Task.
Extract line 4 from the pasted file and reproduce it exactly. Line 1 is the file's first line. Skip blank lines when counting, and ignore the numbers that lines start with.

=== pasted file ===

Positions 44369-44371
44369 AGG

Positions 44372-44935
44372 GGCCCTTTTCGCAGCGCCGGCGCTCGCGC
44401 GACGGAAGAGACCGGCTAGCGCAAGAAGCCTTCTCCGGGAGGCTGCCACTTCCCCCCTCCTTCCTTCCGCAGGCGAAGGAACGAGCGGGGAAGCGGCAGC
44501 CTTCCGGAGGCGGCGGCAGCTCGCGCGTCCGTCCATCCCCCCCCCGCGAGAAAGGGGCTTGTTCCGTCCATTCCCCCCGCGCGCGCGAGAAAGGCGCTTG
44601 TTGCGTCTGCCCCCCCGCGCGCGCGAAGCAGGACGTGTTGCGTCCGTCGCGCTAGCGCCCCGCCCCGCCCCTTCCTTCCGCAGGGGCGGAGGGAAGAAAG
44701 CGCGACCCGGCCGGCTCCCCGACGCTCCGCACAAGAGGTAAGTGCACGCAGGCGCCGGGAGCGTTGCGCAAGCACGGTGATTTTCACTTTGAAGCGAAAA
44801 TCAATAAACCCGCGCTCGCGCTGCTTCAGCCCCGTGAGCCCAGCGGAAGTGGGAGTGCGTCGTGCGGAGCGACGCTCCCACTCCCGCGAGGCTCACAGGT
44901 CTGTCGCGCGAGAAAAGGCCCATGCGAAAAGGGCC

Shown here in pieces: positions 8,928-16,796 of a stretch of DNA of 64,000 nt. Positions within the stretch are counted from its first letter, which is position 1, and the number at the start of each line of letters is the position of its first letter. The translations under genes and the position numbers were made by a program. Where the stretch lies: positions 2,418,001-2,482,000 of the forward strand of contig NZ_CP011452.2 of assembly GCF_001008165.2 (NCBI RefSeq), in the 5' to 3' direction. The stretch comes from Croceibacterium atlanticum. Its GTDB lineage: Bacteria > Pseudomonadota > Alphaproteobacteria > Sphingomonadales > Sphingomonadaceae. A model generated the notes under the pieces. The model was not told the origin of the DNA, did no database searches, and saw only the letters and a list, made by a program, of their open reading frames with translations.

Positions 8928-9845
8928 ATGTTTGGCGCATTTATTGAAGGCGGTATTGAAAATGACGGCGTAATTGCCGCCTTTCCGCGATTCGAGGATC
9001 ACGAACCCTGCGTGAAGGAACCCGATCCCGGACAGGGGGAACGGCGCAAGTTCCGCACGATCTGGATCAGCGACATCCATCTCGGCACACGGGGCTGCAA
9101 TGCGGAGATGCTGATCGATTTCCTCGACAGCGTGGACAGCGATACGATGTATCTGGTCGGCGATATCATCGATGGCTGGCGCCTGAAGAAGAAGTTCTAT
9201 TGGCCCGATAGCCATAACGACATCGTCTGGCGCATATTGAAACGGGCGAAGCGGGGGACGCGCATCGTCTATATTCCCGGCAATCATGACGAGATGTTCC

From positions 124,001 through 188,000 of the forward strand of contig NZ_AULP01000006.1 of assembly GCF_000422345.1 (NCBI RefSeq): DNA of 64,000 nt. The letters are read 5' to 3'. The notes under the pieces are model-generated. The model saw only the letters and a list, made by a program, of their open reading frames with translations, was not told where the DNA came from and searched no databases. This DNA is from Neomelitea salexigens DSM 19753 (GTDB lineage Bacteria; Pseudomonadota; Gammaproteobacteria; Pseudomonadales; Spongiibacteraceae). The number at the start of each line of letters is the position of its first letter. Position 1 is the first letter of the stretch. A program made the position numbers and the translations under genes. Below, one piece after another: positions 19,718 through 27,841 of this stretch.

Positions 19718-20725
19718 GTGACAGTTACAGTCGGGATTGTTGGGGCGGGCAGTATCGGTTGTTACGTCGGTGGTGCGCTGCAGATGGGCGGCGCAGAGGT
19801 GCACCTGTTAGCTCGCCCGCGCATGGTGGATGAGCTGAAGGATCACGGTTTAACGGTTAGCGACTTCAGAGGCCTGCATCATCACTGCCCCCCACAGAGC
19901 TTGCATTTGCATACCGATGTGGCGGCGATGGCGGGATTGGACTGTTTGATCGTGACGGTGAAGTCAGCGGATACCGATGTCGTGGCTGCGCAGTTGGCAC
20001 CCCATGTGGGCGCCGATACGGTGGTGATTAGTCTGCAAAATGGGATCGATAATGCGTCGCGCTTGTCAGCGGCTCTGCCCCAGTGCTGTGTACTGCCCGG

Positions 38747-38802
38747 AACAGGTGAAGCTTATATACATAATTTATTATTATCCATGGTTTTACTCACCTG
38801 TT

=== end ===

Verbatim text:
44372 GGCCCTTTTCGCAGCGCCGGCGCTCGCGC